MIAMI (CBSMiami) – In a wide-ranging interview, Roger Stone told CBS4 Miami that Special Counsel Robert Mueller is wasting his time prosecuting Paul Manafort because Manafort is never going to "roll over" on the President.
Stone said he spoke to Manafort, his longtime friend and former business partner, on Thursday.
"He's feisty and combative and he's not going to plead guilty," Stone told CBS4. "And he's not going to roll over on this President."
Manafort is facing a litany of charges including money laundering and failing to report his work on behalf of the pro-Russian Ukrainian government. None of the charges are directly related to the 2016 US Presidential election or Manafort's time as Donald Trump's campaign manager.
"Why they keep loading up charges on him to pressure him makes no sense to me," said Stone, "because there is nothing he can tell them that will make Donald Trump vulnerable. There is no Russian collusion."
The special counsel has also been examining Stone's role in the 2016 election and whether he was a conduit for information between the Trump campaign and WikiLeaks, the website controlled by Julian Assange that published emails stolen from the Democratic National Committee and Hillary Clinton's campaign chairman, John Podesta.
US intelligence agencies believe the emails were stolen by the Russian government and then given to WikiLeaks to embarrass Clinton and influence the election.
"I reject the idea that Assange is a Russian operative," Stone said.
Jim DeFede Interview With Roger Stone: Part II
Stone also rejected the idea that Assange could have been an unwitting dupe, used by the Russians.
"I think he's a journalist," Stone said. "He does the same thing you do. He gets his information from whistleblowers and he publishes it. I don't think we know where he gets his information."
Stone said he refuses to believe the Russians were involved in the hacking of the Democratic Party emails.
Despite bragging during the campaign that he had "communicated" with Assange, Stone now denies any direct knowledge.
"I never had any advance notice of the content, source or exact timing of the WikiLeaks disclosures," he insisted. "And I never got anything from WikiLeaks or Julian Assange or anyone else and that includes allegedly hacked emails."
Stone's name was back in the news last week after the Wall Street Journal published a story about an August 4, 2016 email Stone wrote to his former associate, Sam Nunberg, in which Stone wrote that he had "dined" with Assange the night before.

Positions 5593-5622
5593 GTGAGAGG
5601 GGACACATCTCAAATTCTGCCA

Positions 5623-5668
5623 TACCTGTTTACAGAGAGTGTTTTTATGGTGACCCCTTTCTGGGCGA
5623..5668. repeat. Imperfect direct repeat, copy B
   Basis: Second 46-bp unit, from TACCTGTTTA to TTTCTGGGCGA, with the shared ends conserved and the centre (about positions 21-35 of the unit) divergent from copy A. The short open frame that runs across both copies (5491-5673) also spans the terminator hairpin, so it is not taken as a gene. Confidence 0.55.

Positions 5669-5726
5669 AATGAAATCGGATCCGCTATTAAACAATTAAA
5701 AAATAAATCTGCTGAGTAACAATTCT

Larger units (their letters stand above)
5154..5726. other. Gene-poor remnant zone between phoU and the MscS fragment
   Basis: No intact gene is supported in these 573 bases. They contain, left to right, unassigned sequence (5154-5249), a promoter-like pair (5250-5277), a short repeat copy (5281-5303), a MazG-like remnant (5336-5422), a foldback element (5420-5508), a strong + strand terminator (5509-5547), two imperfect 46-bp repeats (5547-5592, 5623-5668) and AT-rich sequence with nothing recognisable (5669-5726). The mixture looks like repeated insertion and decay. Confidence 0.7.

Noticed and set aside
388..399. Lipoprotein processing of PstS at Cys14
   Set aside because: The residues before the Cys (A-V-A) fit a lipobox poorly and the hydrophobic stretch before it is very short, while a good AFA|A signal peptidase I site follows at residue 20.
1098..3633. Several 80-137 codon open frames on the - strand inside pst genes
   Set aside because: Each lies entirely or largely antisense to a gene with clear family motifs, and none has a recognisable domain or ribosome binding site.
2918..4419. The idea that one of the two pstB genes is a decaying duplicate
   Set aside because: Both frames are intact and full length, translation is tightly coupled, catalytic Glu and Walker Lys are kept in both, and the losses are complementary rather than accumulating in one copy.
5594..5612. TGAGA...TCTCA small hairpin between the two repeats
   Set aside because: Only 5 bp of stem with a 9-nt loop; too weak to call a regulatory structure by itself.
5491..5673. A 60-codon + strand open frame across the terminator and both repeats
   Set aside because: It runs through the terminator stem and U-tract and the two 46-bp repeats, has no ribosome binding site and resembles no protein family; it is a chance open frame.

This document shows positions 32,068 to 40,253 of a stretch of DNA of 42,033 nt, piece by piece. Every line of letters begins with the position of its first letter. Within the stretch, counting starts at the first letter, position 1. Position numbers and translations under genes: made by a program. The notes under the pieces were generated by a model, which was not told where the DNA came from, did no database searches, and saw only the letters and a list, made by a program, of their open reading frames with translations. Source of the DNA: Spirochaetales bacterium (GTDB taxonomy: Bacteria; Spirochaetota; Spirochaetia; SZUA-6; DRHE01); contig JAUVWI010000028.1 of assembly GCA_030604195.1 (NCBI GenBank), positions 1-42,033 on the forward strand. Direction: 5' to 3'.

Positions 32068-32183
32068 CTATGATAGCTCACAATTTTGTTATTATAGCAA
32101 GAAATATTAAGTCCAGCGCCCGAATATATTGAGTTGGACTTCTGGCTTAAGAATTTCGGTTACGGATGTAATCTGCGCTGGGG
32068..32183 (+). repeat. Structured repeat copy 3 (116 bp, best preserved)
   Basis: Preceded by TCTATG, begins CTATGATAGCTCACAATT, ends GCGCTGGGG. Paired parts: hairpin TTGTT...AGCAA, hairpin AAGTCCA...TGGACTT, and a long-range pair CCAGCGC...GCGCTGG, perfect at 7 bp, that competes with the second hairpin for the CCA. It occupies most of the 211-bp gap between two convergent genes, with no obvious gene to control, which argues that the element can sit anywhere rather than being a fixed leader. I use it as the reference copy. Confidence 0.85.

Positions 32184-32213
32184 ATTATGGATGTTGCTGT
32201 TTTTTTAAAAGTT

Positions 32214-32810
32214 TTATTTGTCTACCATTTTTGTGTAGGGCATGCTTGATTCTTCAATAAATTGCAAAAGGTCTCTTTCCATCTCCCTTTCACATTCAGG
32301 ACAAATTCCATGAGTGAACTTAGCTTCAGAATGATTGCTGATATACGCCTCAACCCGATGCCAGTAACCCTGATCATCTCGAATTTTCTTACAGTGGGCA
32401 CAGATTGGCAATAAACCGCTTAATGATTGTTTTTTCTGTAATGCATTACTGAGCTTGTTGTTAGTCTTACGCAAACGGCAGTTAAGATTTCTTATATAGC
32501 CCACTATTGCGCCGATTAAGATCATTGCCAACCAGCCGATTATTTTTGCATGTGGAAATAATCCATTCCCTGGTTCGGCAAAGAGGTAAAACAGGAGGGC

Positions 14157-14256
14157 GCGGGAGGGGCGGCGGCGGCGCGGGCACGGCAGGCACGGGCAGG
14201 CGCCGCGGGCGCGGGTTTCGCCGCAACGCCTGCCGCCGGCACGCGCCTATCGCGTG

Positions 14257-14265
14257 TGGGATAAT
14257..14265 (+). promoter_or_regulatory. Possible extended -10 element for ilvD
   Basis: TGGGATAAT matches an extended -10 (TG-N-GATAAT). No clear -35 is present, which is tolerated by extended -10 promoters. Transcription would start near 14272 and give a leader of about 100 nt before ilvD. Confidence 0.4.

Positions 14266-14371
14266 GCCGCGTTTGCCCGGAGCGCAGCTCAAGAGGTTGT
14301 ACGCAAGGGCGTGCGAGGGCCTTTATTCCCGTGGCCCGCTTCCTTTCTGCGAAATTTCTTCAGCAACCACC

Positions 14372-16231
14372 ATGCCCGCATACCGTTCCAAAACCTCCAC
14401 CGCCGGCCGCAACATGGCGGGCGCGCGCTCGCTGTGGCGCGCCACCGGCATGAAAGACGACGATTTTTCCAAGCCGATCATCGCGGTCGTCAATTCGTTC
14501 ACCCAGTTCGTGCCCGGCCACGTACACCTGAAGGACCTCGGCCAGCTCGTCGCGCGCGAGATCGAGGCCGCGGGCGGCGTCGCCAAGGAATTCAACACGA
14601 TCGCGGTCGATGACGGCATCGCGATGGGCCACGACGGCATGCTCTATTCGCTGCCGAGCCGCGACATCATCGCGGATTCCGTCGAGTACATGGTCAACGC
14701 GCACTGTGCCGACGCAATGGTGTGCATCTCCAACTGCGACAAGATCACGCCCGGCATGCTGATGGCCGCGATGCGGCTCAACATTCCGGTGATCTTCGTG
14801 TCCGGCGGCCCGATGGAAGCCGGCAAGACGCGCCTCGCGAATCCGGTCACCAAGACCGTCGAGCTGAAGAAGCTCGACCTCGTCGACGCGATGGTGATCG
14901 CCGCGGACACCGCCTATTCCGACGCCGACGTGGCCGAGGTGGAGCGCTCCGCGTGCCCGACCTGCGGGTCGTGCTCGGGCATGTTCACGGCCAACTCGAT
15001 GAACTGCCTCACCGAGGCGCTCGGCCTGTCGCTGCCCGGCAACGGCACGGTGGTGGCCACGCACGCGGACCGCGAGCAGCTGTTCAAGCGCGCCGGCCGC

Stone said it was a joke and has provided plane tickets and boarding passes showing he was on a flight from Los Angeles to Miami at the same time he was supposedly with Assange.
"I never discussed WikiLeaks or the WikiLeaks disclosures with candidate Trump or President Trump," Stone said.
Nevertheless, Stone's name keeps coming up in the Mueller probe. Witnesses interviewed by Mueller's team say they are asked about Stone.
Jim DeFede Interview With Roger Stone: Part III
Stone said neither he nor his attorneys have been notified that they are the subject or the target of Mueller's investigation. Stone refused to say if he would agree to be questioned by Mueller.
"That is a question that we'll get to if he puts in a request," Stone said. "I would cooperate with an inquiry generally speaking, but let's take it as it comes."
Stone could potentially offer Mueller a lot of information on Trump. Stone has known Trump for nearly 40 years and was his Washington lobbyist in the Eighties.
Asked if the President should to agree to an interview with Mueller, Stone said, "I think not. I think that's unadvisable. At this point I don't think there is any evidence of Russian collusion or conspiracy or coordination. But I do think he could conceivably be vulnerable to some sort of process crime – perjury, lying to an FBI agent, so on."
Stone said he spoke to the President six weeks ago.
"I think we largely talked about the economy and how it was roaring back," said Stone, adding that the President does most of the talking when he calls.
Stone said they did not discuss the Mueller investigation.
Stone said he believed the President continued doing a good job in office, although Stone said the recent allegations against EPA Administrator Scott Pruitt were troublesome.
"Those are really problematic allegations," Stone said. "I gather that [Pruit] is extremely able and very capable but you can't drain the swamp and allow swamp-like activity."
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